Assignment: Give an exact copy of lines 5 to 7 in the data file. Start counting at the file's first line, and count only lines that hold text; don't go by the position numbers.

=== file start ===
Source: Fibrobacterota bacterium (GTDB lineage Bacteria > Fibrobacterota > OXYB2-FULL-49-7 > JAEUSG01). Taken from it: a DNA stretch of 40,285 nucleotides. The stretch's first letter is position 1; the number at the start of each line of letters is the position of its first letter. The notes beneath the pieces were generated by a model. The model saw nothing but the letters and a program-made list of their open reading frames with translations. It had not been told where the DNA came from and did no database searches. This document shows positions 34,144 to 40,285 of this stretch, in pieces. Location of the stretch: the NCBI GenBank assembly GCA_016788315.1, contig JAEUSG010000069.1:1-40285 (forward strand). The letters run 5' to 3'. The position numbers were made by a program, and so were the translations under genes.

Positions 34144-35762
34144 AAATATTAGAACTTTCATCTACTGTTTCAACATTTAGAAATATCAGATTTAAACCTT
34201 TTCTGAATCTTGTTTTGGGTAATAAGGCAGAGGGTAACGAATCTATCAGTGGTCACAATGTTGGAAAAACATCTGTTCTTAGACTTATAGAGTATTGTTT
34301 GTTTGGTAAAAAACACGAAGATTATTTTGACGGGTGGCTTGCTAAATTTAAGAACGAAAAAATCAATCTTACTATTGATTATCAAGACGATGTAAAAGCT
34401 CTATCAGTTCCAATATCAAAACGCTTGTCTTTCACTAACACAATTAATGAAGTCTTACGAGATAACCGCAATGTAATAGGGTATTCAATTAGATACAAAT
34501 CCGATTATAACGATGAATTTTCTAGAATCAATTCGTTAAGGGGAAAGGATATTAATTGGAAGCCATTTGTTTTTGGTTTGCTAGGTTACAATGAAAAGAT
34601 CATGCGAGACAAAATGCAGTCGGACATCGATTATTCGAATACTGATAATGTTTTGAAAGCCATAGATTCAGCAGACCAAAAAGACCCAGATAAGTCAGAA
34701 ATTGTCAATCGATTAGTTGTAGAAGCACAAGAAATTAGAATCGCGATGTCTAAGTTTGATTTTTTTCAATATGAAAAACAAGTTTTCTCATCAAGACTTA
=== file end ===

34301 GTTTGGTAAAAAACACGAAGATTATTTTGACGGGTGGCTTGCTAAATTTAAGAACGAAAAAATCAATCTTACTATTGATTATCAAGACGATGTAAAAGCT
34401 CTATCAGTTCCAATATCAAAACGCTTGTCTTTCACTAACACAATTAATGAAGTCTTACGAGATAACCGCAATGTAATAGGGTATTCAATTAGATACAAAT
34501 CCGATTATAACGATGAATTTTCTAGAATCAATTCGTTAAGGGGAAAGGATATTAATTGGAAGCCATTTGTTTTTGGTTTGCTAGGTTACAATGAAAAGAT